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Tampa Bay Buccaneers

Bucs & Young Athletes Celebrate USA Football Month

Youth football players led the Buccaneers out of the tunnel on Saturday night against Jacksonville and were recognized at halftime as part of USA Football Month


On Saturday night, the Tampa Bay Buccaneers celebrated the talents of athletes young and old with a tradition that has spread across the NFL: USA Football Month.

USA Football, the sport's national governing body on youth and amateur levels, was named the "Official Youth Football Development Partner" of the NFL, the NFL Players Association and all 32 NFL teams in 2009. To commemorate this partnership, August of 2010 is being recognized as USA Football Month, a celebration of the nonprofit organization's primary goal: to teach the game's fundamentals and further instill the sport's character-building values within the youth football community.

To celebrate this commitment to youth development, the Buccaneers and team mascot Captain Fear requested the help of some additional – albeit smaller – football players when taking the Raymond James Stadium field against the Jacksonville Jaguars on Saturday. Before kickoff, twelve players from Pop Warner's Foundation for Youth Development led the Buccaneers out of the tunnel during team introductions, providing the youngsters with a once-in-a-lifetime opportunity to stand alongside their NFL heroes during the national anthem.

During the coin toss that followed at midfield, the team honored four individuals who represented different levels of youth, amateur and professional football: Robert "Dean" Patterson, a third grade student at McKitrick Elementary School; Kyle Leppert, an eighth grade student at Terrace Community Middle School; B.J. Daniels, sophomore starting quarterback at the University of South Florida; and Lee Roy Selmon, the first inductee into the Buccaneers' Ring of Honor and a member of the Pro Football Hall of Fame.

"It was a very exciting experience for me," said Daniels, who was attending his first professional game in any sport.  "It's a great experience just to see the different levels of football. [Like] these little kids, I was definitely in their spot looking up to somebody, and now I'm a little older than them but I'm still looking up to these players out here and Lee Roy Selmon, trying to get to the level they're on."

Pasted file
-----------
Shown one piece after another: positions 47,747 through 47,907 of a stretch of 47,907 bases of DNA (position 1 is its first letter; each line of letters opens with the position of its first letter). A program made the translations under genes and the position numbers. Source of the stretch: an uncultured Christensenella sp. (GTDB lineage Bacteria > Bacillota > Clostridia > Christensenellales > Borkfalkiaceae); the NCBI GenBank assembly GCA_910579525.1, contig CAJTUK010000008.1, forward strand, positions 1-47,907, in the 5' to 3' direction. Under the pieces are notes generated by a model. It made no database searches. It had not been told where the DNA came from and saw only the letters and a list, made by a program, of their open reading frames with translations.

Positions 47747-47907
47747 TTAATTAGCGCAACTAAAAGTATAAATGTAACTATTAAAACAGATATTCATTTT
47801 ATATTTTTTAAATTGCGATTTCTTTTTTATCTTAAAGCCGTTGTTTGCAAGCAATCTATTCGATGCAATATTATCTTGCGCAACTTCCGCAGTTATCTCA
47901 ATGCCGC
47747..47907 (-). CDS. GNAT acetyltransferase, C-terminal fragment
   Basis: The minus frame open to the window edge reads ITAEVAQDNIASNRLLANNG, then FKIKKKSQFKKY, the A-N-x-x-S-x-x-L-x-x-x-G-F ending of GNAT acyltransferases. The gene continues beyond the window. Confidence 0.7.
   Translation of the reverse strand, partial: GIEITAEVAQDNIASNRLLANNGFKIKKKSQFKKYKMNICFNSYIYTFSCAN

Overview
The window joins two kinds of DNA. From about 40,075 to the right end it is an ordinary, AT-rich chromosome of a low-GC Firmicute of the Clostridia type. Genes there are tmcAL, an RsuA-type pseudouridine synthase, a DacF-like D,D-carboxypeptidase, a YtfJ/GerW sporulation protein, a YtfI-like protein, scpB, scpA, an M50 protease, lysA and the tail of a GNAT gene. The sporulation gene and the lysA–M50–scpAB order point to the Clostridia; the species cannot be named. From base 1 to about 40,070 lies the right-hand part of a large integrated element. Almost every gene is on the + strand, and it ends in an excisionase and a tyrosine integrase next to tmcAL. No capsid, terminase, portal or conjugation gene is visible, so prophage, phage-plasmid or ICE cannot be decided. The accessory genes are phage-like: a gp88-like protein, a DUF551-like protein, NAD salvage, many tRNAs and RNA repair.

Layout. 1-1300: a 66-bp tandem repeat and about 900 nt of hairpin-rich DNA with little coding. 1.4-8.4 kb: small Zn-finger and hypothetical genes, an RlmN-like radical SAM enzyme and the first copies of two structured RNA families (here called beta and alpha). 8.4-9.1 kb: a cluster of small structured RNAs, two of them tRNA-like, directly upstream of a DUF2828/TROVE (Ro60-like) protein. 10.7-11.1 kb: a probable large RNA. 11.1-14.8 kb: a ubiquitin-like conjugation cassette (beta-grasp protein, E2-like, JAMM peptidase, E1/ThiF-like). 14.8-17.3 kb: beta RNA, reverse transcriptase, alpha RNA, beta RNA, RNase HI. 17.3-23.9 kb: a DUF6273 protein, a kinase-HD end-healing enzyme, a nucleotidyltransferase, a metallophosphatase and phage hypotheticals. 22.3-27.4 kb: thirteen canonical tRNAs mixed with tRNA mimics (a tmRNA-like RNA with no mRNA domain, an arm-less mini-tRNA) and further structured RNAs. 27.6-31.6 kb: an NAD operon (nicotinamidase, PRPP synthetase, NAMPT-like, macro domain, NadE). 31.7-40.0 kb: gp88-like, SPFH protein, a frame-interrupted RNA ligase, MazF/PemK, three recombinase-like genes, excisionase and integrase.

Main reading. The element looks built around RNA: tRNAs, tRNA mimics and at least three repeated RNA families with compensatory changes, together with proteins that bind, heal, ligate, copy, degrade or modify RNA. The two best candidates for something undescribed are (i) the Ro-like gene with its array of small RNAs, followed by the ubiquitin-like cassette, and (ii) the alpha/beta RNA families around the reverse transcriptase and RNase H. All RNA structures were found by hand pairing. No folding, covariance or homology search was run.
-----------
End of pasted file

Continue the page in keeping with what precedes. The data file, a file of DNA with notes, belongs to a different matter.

At halftime, teams from the Zephyrhills Pasco Police Athletic League (Zephyrhills Bulldogs Junior Fly and Flyweight) and the Foundation for Youth Development (Palm Harbor Panthers and South Pasco Predators) were brought onto the field. Originally scheduled to participate in a scrimmage, their exhibition was postponed due to lightning, which had delayed the Buccaneers game for more than 30 minutes earlier in the night. Nonetheless, the Buccaneers provided a special moment of recognition for the young guests, who were dressed in full uniform and inspired hearty applause from the crowd.

Daniels believed the evening, and youth sports in general, would make a significant impact on the lives of the young visitors.

"Kids are very impressionable," noted Daniels, who also plays his home games at Raymond James Stadium. "Wherever you are, you want to make sure you're doing the right things, that you lead in the right direction, whether you're in between the lines or outside of the lines."

The participating teams represented more than 3,500 youth football players and coaches from West Central Florida invited to attend Saturday night's game for USA Football month.

The Tampa Bay Buccaneers host a wide variety of youth football programs throughout the year, including the Buccaneers' Play 60 Challenge, Gatorade Junior Training Camp and the NFL Punt, Pass and Kick program. These initiatives not only help children and their families enjoy the game of football, but also serve as a resource for coaches to help promote a positive experience for youth football participants.

The Buccaneers are dedicated to educating children and coaches about the National Football League and enhancing the skills of youth both on and off the field. For more information on the Buccaneers' youth football initiatives, visit

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